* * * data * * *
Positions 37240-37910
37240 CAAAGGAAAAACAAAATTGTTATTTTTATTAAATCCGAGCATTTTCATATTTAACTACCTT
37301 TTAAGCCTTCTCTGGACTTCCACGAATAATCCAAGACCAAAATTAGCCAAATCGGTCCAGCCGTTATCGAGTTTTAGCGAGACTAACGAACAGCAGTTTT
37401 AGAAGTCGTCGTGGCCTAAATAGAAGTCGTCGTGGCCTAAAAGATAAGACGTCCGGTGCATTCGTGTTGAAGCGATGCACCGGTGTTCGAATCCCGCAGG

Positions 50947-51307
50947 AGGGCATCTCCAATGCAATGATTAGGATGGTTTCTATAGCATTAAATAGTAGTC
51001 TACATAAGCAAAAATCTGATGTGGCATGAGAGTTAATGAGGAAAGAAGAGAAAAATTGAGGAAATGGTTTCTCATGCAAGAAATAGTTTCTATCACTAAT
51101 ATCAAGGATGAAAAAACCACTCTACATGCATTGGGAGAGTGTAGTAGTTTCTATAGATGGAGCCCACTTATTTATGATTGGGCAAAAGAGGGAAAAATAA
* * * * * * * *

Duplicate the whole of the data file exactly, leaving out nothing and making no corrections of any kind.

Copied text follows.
Positions 37240-37910
37240 CAAAGGAAAAACAAAATTGTTATTTTTATTAAATCCGAGCATTTTCATATTTAACTACCTT
37301 TTAAGCCTTCTCTGGACTTCCACGAATAATCCAAGACCAAAATTAGCCAAATCGGTCCAGCCGTTATCGAGTTTTAGCGAGACTAACGAACAGCAGTTTT
37401 AGAAGTCGTCGTGGCCTAAATAGAAGTCGTCGTGGCCTAAAAGATAAGACGTCCGGTGCATTCGTGTTGAAGCGATGCACCGGTGTTCGAATCCCGCAGG

Positions 50947-51307
50947 AGGGCATCTCCAATGCAATGATTAGGATGGTTTCTATAGCATTAAATAGTAGTC
51001 TACATAAGCAAAAATCTGATGTGGCATGAGAGTTAATGAGGAAAGAAGAGAAAAATTGAGGAAATGGTTTCTCATGCAAGAAATAGTTTCTATCACTAAT
51101 ATCAAGGATGAAAAAACCACTCTACATGCATTGGGAGAGTGTAGTAGTTTCTATAGATGGAGCCCACTTATTTATGATTGGGCAAAAGAGGGAAAAATAA